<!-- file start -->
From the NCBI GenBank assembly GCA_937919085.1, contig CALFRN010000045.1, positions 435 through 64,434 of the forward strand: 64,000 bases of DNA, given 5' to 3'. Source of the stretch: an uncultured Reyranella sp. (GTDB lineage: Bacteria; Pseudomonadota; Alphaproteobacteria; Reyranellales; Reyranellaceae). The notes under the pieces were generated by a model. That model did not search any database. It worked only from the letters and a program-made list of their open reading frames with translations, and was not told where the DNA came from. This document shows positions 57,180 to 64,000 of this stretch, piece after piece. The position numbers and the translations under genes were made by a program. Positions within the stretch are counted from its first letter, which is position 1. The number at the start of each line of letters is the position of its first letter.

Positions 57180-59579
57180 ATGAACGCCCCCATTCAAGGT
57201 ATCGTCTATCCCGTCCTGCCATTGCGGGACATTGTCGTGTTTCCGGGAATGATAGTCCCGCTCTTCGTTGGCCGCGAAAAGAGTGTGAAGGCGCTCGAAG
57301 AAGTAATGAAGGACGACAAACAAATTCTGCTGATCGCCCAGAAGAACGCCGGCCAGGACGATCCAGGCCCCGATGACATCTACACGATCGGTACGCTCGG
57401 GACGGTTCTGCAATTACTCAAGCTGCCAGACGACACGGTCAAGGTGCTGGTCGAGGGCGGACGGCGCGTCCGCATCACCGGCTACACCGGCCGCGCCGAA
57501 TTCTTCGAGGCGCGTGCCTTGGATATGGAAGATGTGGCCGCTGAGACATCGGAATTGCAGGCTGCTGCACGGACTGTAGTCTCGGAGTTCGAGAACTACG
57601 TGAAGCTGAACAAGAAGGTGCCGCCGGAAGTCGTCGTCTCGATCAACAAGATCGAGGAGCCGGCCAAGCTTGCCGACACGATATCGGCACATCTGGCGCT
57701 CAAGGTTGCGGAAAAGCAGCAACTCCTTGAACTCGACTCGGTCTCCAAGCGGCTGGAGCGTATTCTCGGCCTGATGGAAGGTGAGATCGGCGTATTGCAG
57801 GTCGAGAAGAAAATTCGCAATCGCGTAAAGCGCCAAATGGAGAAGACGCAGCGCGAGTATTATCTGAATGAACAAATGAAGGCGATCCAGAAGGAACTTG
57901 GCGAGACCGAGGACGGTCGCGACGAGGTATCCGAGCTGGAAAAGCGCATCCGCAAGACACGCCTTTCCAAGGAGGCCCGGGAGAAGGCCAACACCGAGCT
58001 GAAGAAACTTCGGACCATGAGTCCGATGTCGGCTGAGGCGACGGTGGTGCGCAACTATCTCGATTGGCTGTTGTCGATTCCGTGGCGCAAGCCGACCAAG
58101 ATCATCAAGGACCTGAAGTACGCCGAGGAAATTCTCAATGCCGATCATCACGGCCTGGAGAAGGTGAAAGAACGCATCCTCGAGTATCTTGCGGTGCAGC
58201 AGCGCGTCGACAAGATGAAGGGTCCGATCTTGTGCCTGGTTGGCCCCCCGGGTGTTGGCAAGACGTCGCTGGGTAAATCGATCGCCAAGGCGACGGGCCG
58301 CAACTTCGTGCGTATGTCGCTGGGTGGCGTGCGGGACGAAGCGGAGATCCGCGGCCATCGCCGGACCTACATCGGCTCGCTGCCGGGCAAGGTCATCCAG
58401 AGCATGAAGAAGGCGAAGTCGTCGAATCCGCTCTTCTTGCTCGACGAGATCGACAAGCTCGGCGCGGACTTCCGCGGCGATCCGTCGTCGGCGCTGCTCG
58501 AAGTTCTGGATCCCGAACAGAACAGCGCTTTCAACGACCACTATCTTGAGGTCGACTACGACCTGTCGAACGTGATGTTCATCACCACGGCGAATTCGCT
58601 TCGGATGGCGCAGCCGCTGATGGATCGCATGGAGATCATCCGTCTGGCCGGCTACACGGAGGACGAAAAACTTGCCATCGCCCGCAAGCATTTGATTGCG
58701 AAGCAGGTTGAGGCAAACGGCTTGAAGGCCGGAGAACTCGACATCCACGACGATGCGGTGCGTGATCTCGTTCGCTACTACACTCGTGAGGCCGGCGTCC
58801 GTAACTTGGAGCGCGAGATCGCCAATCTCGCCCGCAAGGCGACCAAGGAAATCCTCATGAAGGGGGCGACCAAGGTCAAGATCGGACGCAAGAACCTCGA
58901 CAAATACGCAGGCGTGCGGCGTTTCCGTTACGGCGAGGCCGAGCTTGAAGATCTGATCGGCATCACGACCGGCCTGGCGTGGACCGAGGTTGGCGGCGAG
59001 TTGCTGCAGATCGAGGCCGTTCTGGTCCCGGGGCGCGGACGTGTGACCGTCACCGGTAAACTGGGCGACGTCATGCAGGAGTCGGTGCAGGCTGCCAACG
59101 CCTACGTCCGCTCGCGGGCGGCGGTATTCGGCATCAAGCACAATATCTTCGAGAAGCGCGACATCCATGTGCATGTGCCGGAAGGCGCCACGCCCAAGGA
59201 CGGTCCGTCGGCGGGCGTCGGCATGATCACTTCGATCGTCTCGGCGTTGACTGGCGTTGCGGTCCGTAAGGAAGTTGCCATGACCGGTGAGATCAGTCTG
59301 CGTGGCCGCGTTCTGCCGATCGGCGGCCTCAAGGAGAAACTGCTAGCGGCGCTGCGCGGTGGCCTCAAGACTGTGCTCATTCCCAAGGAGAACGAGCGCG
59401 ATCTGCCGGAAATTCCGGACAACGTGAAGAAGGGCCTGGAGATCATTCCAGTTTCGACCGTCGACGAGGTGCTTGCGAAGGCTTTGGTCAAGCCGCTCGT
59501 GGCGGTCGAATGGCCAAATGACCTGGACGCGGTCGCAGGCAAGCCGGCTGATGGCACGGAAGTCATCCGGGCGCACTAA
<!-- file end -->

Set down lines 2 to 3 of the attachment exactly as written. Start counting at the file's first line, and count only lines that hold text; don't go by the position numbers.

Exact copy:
Positions 57180-59579
57180 ATGAACGCCCCCATTCAAGGT